The pastor of Our Lady of Sorrows Roman Catholic Church in South Orange, NJ sent a letter to parishioner Tom Morris two weeks ago asking that he not wear Black Lives Matter t-shirts while serving as a lector during Mass.
“Nobody in their right mind would disagrees [sic] with the idea that the lives of Black people matter and are deserving of all respect and dignity and legal protection,” wrote the Rev. Brian Needles. “Many people, though, have concerns with the organization called Black Lives Matter, which is a 501c3 non-profit corporation that has an agenda that is very controversial, to say the least.”
Morris, 68, is a retired Newark special education teacher and has been a member of the parish since about 1981, he reports. In that time he has raised five children in the parish, taught Confraternity of Christian Doctrine (CCD) classes, worked in the food pantry, served on the social justice committee and more. He has served as a lector — or reader — at Mass for decades.
Of late, Morris has been posting on the SOMA Lounge NJ Facebook group about the negative reaction he has received from a few other parishioners since he’s been wearing Black Lives Matter and other social justice-themed t-shirts (“I’m wearing one that says, ‘I can’t breathe’ today,” said Morris in an phone interview on Saturday.)
Recently he gave permission to SOMA Black Parents Workshop to post Fr. Needles’ letter on its Facebook page (see the full letter below).
Former BPW director Walter Fields wrote, “Since when does taking a stand on justice offend the Scriptures or the teachings of the Church? It is no wonder why there was absolute silence among clergy leadership when Black children were assaulted by the Maplewood police and discriminated against by the school district. What faith is this? This is why we must commit to causing #goodtrouble.”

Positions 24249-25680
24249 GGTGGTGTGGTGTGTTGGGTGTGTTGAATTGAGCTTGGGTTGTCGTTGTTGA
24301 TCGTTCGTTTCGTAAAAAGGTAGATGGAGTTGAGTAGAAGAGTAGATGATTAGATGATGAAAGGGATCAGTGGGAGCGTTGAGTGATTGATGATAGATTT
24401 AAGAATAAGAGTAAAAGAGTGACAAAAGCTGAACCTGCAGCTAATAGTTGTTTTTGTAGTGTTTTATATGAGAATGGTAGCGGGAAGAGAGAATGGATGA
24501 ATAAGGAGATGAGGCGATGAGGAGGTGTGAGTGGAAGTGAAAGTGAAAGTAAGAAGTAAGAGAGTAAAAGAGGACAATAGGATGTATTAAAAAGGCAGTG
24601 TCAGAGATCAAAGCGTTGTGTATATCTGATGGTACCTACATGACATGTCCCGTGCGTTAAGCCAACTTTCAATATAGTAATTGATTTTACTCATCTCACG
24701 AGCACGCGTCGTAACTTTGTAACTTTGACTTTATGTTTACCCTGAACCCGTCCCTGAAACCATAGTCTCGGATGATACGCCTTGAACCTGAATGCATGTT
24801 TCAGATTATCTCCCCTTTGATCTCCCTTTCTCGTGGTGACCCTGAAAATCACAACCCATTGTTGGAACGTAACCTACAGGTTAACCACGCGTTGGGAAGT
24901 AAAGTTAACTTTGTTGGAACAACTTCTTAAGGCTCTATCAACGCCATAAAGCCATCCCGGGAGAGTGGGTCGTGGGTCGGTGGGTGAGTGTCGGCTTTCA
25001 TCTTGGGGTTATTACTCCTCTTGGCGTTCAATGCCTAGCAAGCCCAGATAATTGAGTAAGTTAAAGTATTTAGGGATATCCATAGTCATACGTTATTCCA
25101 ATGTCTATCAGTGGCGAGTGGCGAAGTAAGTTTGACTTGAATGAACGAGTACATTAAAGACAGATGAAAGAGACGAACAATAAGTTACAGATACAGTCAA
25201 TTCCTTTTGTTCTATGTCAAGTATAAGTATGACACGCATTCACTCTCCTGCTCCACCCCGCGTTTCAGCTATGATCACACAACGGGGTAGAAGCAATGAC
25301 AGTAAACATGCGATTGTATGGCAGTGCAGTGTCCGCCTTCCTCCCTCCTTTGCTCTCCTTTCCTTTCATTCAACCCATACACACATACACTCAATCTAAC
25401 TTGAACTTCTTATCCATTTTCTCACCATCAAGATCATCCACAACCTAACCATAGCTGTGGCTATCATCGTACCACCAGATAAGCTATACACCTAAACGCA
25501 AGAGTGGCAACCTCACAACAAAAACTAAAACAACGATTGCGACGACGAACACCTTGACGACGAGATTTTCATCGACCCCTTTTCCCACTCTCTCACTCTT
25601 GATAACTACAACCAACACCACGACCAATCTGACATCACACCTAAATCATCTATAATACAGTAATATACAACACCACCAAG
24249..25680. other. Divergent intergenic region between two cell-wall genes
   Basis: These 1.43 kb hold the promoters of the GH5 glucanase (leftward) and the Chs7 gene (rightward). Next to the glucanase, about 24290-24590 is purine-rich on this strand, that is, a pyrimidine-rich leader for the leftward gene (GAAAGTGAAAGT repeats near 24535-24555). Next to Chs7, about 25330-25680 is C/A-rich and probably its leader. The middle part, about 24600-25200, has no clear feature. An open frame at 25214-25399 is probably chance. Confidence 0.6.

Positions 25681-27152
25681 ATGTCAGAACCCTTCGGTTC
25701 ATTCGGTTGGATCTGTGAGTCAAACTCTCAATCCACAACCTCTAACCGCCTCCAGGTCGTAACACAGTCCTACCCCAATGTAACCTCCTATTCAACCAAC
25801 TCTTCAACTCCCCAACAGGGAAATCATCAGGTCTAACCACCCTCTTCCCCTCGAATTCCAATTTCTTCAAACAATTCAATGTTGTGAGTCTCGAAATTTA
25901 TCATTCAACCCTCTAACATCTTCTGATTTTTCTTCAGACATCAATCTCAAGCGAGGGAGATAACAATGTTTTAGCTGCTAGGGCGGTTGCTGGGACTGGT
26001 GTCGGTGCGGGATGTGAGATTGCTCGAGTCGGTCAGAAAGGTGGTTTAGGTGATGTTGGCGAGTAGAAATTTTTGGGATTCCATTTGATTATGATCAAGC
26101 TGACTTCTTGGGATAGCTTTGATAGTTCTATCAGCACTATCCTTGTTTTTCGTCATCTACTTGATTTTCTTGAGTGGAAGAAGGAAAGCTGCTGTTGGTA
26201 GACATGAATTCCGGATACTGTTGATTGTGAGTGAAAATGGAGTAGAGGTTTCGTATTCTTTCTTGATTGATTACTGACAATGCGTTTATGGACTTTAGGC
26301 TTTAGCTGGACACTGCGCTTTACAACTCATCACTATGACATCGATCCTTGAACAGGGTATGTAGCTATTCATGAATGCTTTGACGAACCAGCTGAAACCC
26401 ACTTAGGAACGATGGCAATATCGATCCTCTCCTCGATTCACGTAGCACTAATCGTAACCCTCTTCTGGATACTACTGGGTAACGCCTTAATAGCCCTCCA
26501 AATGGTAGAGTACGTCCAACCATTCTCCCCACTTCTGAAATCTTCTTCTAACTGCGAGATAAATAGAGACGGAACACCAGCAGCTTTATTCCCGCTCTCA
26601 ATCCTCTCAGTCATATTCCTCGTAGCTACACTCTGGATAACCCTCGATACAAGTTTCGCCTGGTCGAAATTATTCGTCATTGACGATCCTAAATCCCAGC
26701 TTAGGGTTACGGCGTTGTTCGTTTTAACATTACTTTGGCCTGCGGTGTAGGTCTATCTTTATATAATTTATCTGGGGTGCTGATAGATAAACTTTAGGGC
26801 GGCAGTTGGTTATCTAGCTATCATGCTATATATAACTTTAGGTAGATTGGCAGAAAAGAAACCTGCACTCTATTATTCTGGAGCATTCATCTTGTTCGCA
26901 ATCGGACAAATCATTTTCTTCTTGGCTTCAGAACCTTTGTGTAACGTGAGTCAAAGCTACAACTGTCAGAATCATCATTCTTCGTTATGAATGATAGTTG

Morris said he is indeed inspired by the late Congressman John Lewis to “get in good trouble.”
“The little thing I can do is wear this t-shirt. My five kids encourage me to do this,” said Morris, who added that he was concerned that some church leaders and members were “not into the social justice aspect of the teachings of Jesus.”
Even though it will keep him from lectoring, Morris says he will not stop wearing his t-shirts. “I won’t stop. I’m committed. I will not back down.”
Morris said, “I’m not angry. It saddens me.”
He added, “I have a grandson three years old. This is not the world I want my grandkids to live in. My former students are being killed.”
Instead of OLS, Morris has been attending daily Mass at St. Mary’s in Newark — which Morris says is a more progressive parish.
As TapintoSOMA first reported, the Archdiocese of Newark has backed up Fr. Needles’ assertion that lectors abide by a dress code. Although the Archdiocese of Newark “affirmed the right of any parishioner to wear clothing that promotes a cause or movement,” in response to this incident, “it will be asking pastors to reiterate the dress code” for lectors that “prohibits t-shirts and any clothing that distracts from the word of God by drawing attention to the individual.” Read the full statement from the Archdiocese, obtained by Village Green, below.
Meanwhile, Morris reports that he has received a followup phone message from Fr. Needles expressing disappointment that he has shared his letter publicly.
“The silliest thing is when he told me I had to be instituted as a lector,” something Morris called “clerical b.s.”
“It’s not about me. I want to call attention to the teachings of Jesus – how we are supposed to treat each other.”
Morris reported that Fr. Needles is away this week. Village Green has reached out to Fr. Needles for comment.
Letter from Fr. Brian Needles to Tom Morris via the SOMA Black Parents Workshop Facebook page: